From an ecological perspective, the runs of wild salmon were in effect a mass movement of nutrients from the ocean to the headwaters of rivers throughout the region. Some animals fed directly on the salmon carcasses. The nutrients from decomposing bodies of salmon entered aquatic and terrestrial food webs, which nourished the whole ecosystem.
Wild salmon populations are the repository for what is left of the genetic and life history diversity and it is that diversity that will be needed if the salmon are to survive the coming climate change. Hatcheries have been reducing the salmon’s biodiversity making them less able to adapt to the changes and therefore making them more vulnerable to climate change.
Ernest: You wrote that important ecological relationships are not directly visible. What are the means by which we can make them visible to the stakeholders, for example to salmon management, in case of salmon?
Jim Lichatowich: Some ecological relationships are visible, but they require that we spend a lot of time around salmon rivers and really pay attention to what is going on in and around the river. One that comes to mind is the relationship between salmon and the 100 plus animals that feed on salmon carcasses. It can be seen directly but requires quality time spent near rivers paying attention to what is going on. Other relationships are observed indirectly, for example, the relationship between salmon and the trees growing on a river’s bank. You cannot see the tree taking up the nutrients released from the salmon’s decomposing body, but there are chemical analyses that allow you to detect those nutrients in the tree and from that information infer the tree’s relationship to the salmon. The best way to start understanding the salmon’s relationships to their environment is to get outdoors and spend time near streams and simply pay attention.
Ernest: Does trying to make these relationships visible come with a cost if the management’s corporate interest is threatened by them? I am thinking about the opposition you faced that you talk about in the book.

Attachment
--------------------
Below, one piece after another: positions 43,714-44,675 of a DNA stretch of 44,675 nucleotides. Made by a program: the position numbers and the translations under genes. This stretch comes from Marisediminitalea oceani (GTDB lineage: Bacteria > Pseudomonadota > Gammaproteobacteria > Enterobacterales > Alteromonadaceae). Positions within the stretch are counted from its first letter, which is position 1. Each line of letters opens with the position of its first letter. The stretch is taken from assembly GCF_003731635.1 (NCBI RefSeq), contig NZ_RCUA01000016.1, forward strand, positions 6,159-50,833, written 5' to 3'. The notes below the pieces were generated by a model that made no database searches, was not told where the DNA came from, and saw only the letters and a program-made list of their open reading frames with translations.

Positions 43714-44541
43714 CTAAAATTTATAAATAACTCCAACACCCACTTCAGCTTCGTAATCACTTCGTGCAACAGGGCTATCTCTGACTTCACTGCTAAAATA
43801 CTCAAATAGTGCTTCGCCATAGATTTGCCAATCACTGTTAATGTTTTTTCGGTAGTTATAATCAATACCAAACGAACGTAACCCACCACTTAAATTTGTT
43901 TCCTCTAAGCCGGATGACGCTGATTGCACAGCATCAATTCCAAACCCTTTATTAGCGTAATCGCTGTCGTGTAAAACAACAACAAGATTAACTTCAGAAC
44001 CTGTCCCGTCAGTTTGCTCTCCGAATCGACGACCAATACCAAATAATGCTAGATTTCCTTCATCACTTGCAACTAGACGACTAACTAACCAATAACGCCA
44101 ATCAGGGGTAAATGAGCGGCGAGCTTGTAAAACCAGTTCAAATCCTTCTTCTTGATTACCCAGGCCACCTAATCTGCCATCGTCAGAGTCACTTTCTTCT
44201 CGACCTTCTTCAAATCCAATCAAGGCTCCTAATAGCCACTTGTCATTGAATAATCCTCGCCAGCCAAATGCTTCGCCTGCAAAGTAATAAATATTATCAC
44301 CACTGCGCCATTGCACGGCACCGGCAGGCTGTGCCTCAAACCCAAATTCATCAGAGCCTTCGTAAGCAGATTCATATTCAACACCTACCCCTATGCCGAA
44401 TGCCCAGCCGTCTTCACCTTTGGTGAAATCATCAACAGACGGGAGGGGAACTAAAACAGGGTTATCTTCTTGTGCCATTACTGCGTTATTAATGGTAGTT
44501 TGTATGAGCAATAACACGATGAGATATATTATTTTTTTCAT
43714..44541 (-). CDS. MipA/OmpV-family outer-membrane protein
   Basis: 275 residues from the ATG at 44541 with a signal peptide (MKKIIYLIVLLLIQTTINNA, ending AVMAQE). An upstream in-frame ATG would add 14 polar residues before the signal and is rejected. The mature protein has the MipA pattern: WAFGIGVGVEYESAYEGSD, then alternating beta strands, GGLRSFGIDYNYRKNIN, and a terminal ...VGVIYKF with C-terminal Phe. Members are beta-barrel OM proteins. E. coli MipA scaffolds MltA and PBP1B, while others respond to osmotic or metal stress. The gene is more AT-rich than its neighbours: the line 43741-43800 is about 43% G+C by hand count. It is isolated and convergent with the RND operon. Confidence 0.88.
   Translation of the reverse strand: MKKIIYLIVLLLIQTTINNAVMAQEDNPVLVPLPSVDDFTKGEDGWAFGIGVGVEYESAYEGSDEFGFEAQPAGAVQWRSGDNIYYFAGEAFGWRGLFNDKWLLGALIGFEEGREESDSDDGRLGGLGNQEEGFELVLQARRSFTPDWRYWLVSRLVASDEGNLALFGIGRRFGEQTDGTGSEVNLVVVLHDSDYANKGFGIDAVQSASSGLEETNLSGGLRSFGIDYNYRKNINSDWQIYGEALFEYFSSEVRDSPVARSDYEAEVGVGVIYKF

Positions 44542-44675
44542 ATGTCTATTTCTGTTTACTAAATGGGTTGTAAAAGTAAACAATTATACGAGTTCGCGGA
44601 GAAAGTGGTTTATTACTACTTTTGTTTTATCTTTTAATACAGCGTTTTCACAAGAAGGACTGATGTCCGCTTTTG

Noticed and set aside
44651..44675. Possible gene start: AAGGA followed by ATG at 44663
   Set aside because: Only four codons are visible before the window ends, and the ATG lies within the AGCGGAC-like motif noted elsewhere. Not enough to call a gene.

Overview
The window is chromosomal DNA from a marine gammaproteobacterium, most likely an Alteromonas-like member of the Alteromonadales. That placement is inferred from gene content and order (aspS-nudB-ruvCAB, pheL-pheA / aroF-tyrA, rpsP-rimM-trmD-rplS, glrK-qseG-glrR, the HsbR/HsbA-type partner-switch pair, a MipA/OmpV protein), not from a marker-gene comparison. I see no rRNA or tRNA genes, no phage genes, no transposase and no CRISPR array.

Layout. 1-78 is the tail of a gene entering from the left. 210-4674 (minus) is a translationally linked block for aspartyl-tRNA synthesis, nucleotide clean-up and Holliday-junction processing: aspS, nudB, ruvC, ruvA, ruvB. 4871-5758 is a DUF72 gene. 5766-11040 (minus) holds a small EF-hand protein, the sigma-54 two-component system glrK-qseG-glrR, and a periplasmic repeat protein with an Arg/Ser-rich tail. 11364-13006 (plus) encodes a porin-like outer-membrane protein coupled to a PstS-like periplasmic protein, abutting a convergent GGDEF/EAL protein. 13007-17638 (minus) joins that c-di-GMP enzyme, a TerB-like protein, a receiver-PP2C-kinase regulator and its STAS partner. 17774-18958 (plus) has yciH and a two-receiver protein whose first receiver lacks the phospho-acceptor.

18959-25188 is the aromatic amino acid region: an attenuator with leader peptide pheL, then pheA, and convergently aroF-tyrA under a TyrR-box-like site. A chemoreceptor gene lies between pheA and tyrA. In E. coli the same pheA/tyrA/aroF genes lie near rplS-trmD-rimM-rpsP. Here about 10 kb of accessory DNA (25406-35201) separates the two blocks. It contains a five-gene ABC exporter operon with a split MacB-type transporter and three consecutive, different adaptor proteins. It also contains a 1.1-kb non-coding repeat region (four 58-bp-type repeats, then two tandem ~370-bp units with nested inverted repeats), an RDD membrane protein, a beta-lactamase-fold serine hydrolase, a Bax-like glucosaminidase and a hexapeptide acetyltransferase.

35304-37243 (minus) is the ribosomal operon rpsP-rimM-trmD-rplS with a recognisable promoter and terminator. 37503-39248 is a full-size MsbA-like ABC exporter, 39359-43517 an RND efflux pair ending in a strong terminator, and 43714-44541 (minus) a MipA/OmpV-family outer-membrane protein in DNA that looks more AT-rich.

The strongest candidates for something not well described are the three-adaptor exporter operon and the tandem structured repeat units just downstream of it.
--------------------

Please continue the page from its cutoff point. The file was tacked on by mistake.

Jim Lichatowich: It does. Salmon management is based on a simple command-and-control model that pays little attention to the ecological relationships that sustain wild salmon. That simple model is the status quo, the management agency’s comfort zone. Anything that challenges that comfort zone will be resisted.
It’s important to keep in mind that salmon managers have two parts to their mission and those two parts can and do conflict. First, the managers must supply fish (commodities) to sport and commercial fisheries and secondly they must protect the salmon through an effective conservation program. In my opinion the commodity side of their mission has received the lion’s share of attention to the neglect of their conservation responsibilities. Hatcheries, the corner stone of command and control management, supply fish (commodities) to the sport and commercial fisheries satisfying one part of the mission. Producing commodities through hatchery operations is easier than paying attention to the more complicated ecological relationships that make up salmon sustaining ecosystems.
Ernest: So we see that salmon is treated as a commodity by the management and not as an important ecological member. Would you tell a bit about “real accountability” as you touch on it in Salmon, People, and Place?
Jim Lichatowich: We cannot hold today’s salmon managers accountable for decisions that others made years or decades before. However, we can hold them accountable for understanding the consequences of those decisions and for making sure they don’t repeat past mistakes. A salmon recovery plan should not be approved for funding unless the authors of the plan demonstrate that they understand what has been done in the past to manage/recover salmon in the target river or similar rivers; that the authors demonstrate that they understand why the past efforts were either successful or why they failed and; that the author’s plan will effectively avoid past mistakes and failures. I have yet to see a recovery plan that provides this kind of information. Without this form of accountability, we run the risk of failing to learn from mistakes and keep repeating them.